The primary outcome of interest in this study was the occurrence of refeeding syndrome. The secondary outcome was analysis of the risk factor at predicting refeeding syndrome. The tertiary outcome measure was mortality due to refeeding syndrome and all-cause mortality.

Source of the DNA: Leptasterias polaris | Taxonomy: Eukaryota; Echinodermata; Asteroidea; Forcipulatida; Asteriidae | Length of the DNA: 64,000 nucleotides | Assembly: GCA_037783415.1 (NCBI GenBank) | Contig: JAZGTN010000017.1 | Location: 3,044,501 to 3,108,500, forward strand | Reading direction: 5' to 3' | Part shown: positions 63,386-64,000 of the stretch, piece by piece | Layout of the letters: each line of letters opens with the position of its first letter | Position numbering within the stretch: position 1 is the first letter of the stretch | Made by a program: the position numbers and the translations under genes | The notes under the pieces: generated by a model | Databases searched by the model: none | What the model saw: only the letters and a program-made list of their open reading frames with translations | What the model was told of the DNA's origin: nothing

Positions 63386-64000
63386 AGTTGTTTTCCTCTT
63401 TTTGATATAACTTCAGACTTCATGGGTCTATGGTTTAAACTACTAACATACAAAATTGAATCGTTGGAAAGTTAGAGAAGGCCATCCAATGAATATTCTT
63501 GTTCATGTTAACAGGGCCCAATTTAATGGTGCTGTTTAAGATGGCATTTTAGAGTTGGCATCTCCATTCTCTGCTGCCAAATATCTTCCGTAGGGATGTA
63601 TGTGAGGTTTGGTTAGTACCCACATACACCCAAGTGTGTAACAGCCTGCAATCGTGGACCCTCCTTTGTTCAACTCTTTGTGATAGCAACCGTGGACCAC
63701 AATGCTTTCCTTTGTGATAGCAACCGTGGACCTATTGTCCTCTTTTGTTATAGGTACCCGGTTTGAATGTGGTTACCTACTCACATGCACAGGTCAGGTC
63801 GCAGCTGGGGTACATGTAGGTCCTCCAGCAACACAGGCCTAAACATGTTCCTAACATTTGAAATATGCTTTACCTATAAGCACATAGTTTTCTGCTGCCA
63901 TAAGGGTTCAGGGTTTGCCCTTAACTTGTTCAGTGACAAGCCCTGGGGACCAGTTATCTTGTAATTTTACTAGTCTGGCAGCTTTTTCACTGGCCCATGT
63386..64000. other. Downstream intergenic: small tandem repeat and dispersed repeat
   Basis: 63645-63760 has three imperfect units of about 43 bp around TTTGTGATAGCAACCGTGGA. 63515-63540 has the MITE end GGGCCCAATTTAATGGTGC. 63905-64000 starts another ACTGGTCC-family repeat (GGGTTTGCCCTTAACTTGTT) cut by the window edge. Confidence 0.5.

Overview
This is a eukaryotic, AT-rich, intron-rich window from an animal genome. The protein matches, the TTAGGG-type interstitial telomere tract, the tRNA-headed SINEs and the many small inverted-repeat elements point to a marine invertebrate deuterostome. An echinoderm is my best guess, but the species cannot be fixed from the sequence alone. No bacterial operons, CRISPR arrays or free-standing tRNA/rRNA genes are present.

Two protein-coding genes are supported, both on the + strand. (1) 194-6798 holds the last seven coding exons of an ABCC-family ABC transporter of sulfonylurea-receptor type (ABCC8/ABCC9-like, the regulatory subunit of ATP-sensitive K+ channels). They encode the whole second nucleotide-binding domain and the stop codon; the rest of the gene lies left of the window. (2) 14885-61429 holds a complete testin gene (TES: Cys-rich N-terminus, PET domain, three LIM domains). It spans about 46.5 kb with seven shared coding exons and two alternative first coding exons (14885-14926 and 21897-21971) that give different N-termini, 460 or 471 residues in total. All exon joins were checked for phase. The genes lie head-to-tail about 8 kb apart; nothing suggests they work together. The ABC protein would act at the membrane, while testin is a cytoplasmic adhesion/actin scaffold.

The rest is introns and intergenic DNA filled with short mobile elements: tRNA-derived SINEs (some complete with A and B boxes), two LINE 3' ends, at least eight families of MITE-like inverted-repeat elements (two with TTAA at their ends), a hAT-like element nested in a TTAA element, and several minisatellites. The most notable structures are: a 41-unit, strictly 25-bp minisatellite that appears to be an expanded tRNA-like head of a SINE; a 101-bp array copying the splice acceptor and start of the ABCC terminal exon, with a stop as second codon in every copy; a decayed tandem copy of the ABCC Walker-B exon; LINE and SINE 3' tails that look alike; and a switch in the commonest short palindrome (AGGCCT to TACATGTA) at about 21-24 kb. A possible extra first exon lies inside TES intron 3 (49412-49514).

Baseline serum electrolyte concentrations were recorded within 24 h of study enrolment, then every third day for a maximum of 15 days during the period of artificial nutrition support. Serum electrolytes were not recorded when artificial nutrition support was stopped. Serum electrolyte concentrations were obtained from the hospital electronic inpatient system (iSoft, V.1.0 Oxon, England). The normal hospital adult serum reference ranges were potassium 3.5–5 mmol/l, phosphate 0.8–1.4 mmol/l and magnesium 0.7–1.00 mmol/l. Body weight (kg) was measured using balance and digital scales accurate to within 0.1 kg (Seca, 22089 Hamburg, Germany) wearing light indoor clothing. Body weight was not recorded in participants who were sedated or unconscious. Height (m) was recorded using measured or recalled data as appropriate. Body mass index (kg/m2) and percentage weight loss (normal body weight—current body weight/normal body weight ×100) were calculated. To determine which participants had poor nutritional intake prior to artificial nutrition support, dietary caloric intake was calculated by a research assistant. Each participant was asked to recall their dietary food and fluid intake in the 10 days preceding recruitment into the study. Food portion sizes were estimated from a reference guide10 and total daily energy intake was calculated using a nutritional analysis software package, (Compeat, Oxon, England)11 If the participants were unable to provide a diet history, the next of kin was interviewed; failing this, retrospective food-intake records were used.